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Man returns to prison after snake hoax
A Jacksonville man who was convicted in February of lying about being bitten by one of the world's deadliest snakes was sent to federal prison Wednesday after he violated terms of his supervised release.

John K. Rosenbaum, 24, had been convicted Feb. 14 of telling federal investigators he was bitten Nov. 21, 2011, by a black mamba snake, when, in fact, he was bitten by an Egyptian banded cobra he had a permit to own in Florida. The lie prompted a widespread search by state and federal wildlife agents for a deadly snake they were led to believe was on the loose.

Rosenbaum, who had been in prison awaiting his trial and until he was sentenced in April to time served, was free for a little more than two months before starting his path back to prison on June 3. That is when he allegedly violated a restraining order his wife had against him when he argued with her at a Jacksonville gas station.

Probation officer Sally Watson testified Wednesday that Rosenbaum's aunt told her she had found a 14-inch knife under his pillow and believed he had gotten a gun - both violations of his supervised release.

Prosecutor Shane Mays of the U.S. Attorney's Office at Savannah told U.S. District Chief Judge Lisa Godbey Wood that Rosenbaum has a past of violence and erratic behavior, starting when he was 13 years old, and asked that he be given a longer sentence than the four to 10 months recommended for violating supervised release.

Wood sentenced Rosenbaum to 20 months in the D. Ray James Detention Center at Folkston, followed by one year of supervised release. She also urged the Bureau of Prisons to provide mental health treatment.

Before his conviction for lying to federal agents, he had told investigators he was bitten while trying to buy a black mamba in the parking lot of a Wendy's restaurant at exit 3 of Interstate 95 at Kingsland.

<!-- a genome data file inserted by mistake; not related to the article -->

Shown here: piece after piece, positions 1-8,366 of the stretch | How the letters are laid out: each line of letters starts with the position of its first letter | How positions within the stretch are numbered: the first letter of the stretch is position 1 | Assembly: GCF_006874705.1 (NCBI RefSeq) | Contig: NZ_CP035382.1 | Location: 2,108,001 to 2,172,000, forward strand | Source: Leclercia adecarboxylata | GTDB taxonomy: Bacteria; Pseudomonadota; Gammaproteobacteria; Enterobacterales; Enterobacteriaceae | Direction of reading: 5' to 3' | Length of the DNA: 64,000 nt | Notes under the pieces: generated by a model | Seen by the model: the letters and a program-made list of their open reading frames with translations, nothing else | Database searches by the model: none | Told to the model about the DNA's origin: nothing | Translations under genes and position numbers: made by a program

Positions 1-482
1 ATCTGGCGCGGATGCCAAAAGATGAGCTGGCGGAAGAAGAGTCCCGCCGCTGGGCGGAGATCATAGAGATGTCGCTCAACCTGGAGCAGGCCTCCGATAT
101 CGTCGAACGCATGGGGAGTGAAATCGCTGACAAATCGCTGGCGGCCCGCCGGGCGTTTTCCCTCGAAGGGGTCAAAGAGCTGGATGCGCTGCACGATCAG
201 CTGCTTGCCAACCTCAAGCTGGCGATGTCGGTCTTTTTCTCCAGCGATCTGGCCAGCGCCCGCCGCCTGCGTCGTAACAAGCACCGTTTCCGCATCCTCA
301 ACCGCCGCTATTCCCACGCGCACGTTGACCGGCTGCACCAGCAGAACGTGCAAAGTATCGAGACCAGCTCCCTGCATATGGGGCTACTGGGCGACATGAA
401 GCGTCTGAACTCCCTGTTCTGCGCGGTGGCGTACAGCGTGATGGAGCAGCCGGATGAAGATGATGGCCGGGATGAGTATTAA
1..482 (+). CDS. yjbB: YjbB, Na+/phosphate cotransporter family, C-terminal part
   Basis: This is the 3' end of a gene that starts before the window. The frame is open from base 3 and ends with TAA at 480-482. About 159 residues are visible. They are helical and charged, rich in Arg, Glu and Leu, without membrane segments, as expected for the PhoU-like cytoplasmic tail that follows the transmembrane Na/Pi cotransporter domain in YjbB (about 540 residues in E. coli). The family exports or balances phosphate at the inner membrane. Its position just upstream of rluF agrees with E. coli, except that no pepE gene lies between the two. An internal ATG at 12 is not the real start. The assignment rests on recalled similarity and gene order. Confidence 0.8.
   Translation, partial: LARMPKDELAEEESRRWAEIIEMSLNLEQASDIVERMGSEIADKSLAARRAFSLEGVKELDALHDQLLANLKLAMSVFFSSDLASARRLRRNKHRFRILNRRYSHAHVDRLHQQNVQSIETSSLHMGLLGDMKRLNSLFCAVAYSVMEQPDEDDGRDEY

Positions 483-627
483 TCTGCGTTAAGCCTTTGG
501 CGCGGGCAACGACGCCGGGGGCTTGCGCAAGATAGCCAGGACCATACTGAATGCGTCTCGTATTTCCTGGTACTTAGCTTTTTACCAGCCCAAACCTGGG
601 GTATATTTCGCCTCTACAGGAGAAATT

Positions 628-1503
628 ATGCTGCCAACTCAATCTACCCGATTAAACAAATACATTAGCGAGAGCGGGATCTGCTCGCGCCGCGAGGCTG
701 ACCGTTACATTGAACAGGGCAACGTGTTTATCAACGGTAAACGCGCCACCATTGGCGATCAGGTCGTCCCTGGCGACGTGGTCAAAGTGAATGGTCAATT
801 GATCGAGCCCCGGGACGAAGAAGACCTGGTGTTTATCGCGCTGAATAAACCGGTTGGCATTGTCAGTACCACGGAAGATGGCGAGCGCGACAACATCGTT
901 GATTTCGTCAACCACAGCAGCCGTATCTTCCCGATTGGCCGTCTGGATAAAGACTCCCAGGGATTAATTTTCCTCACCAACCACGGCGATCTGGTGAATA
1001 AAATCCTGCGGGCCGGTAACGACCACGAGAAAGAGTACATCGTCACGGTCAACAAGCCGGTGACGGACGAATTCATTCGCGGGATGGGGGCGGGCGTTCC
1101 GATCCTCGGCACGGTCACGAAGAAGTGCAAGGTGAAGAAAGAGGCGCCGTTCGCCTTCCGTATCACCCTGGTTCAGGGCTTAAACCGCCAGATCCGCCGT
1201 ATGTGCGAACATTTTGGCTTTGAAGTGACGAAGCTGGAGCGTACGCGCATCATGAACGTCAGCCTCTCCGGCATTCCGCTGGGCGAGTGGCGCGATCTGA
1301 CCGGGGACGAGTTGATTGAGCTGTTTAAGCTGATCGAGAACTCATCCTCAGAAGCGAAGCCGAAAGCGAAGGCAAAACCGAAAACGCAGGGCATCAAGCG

After the actual cobra bite, which occurred while Rosenbaum was cleaning the snake's cage, he searched the Internet for a hospital to seek treatment other than Shands Medical Center at Jacksonville, where he worked as a security guard.

Before driving himself to the Southeast Georgia Health System hospital at St. Marys, he wrote the words "black mamba" and the name of the anti-venom on his arm. The anti-venom for both snakes is the same.

At his trial in February, U.S. Attorney Brian Rafferty said Rosenbaum perpetuated the hoax because he liked the attention he received on Internet message boards and in national media for surviving a black mamba bite.

Wood sentenced him in April to time served for the year he spent in prison awaiting trial and to three years of supervised release, during which he was not to break any laws, was to have regular mental health evaluations and was to have no contact with weapons.

* Reporter Michael Hall writes about public safety, environment and other local topics. Contact him at, on Facebook or at 265-8320, ext. 320.

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